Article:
Definition of languor in English:

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Pronunciation: /ˈlaNG(ɡ)ər/


1The state or feeling, often pleasant, of tiredness or inertia: he remembered the languor and warm happiness of those golden afternoons
More example sentences
  • The hedonistic pleasures of languor and warmth - going lightly dressed, swimming in balmy seas at dusk, talking and drinking under the stars - are just as appealing.
  • There's an enormous tension between indolence and languor.
  • The windswept Yorkshire hills, the terraced houses, dappled woods and shadowy interiors, help convey a warm summer languor.
lassitude, lethargy, listlessness, torpor, fatigue, weariness, sleepiness, drowsiness;
laziness, idleness, indolence, inertia, sluggishness, apathy
2An oppressive stillness of the air: the afternoon was hot, quiet, and heavy with languor
More example sentences
  • The sea breezes, the tropical languor, that old susegad, had conspired to make Goa an oriental fleshpot.
  • Sometimes both the languor and the silence are overdone.
  • Everything seems to billow, there are clouds of this and drifts of that, totally in harmony with the languor of a drowsy summer day.
stillness, tranquility, calm, calmness;
oppressiveness, heaviness



Pronunciation: /ˈlaNG(ɡ)(ə)rəs/
Example sentences
  • Leisure conspired with the languorous climate to the spinning of dreams.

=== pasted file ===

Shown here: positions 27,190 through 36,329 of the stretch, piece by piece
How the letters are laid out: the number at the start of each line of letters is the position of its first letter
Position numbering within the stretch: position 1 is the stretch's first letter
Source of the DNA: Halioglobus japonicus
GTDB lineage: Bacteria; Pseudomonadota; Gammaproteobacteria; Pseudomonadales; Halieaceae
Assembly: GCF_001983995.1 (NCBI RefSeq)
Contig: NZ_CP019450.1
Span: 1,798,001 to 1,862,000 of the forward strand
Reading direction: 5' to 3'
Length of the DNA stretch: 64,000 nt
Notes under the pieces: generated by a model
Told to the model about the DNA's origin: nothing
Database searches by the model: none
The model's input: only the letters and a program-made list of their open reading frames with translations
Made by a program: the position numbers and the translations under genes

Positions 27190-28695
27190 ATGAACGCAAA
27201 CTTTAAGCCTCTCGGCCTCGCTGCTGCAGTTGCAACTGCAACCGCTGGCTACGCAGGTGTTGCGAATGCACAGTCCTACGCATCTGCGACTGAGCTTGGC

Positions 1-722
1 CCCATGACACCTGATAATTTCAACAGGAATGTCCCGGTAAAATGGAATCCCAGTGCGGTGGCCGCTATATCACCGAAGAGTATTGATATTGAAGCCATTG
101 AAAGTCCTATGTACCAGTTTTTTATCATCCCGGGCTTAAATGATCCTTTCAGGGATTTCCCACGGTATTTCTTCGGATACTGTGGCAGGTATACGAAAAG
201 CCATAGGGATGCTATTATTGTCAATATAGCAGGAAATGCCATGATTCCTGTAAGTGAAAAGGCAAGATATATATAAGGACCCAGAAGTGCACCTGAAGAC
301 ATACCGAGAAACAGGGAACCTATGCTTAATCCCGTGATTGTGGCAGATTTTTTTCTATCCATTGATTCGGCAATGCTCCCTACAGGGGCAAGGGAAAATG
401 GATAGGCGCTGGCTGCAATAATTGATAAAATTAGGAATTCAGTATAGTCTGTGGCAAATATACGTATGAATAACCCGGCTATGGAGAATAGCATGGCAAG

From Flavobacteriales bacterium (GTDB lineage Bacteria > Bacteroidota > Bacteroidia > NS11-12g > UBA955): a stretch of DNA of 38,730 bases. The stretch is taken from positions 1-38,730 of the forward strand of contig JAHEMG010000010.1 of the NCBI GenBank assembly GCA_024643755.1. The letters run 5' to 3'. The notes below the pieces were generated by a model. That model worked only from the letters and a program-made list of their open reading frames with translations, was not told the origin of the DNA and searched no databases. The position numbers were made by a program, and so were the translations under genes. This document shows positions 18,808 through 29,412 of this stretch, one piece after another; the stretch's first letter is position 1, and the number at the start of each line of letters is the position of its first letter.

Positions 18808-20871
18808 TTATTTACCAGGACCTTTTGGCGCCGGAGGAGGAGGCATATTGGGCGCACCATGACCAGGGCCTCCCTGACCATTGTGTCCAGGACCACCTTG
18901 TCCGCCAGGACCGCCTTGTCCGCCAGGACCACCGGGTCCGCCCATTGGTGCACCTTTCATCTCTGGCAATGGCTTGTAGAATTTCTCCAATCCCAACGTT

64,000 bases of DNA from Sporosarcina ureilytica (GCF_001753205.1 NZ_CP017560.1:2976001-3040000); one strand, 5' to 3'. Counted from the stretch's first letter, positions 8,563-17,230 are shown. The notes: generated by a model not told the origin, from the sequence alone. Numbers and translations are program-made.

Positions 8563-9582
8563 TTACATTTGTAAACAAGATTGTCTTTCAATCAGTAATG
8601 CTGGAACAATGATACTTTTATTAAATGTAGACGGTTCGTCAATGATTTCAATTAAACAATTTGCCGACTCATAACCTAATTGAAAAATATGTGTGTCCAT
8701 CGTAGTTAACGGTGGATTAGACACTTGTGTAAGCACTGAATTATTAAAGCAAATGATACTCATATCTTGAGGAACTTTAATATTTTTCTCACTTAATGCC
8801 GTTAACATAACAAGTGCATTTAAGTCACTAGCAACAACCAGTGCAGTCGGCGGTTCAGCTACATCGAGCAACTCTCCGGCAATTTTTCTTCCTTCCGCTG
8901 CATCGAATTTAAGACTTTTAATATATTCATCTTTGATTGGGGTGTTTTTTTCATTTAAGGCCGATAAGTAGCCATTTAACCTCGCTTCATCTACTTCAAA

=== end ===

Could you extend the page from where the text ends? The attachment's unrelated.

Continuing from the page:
• It's so much easier to be languorous and inactive when it's hot.
  • For the last two years, it has been conducted with much fanfare in a carnival atmosphere, and it has attracted young people unlikely to be otherwise interested in the leisurely, and apparently languorous, world of cricket.


Pronunciation: /ˈlaNG(ɡ)(ə)rəslē/
Example sentences
  • A no-frills bible of basic cooking, but not an idiot's guide, which makes the most of budget-priced food to wolf down rather than linger languorously over the flavours.
  • Just ahead, several yellow-headed vultures formed a mourning party, and as we got closer, they flapped languorously into the air.
  • Brushing away the crumbs left behind from my feast, stretching languorously as I look about my surroundings, I see doors that lead to places unknown.


Middle English: via Old French from Latin, from languere (see languish). The original sense was 'illness, disease, distress', later 'faintness, lassitude'; current senses date from the 18th century, when such lassitude became associated with a sometimes rather self-indulgent romantic yearning.

Words that rhyme with languor

anger, clangour (US clangor), Katanga, manga, panga, sangar, tanga, Tauranga, Zamboanga
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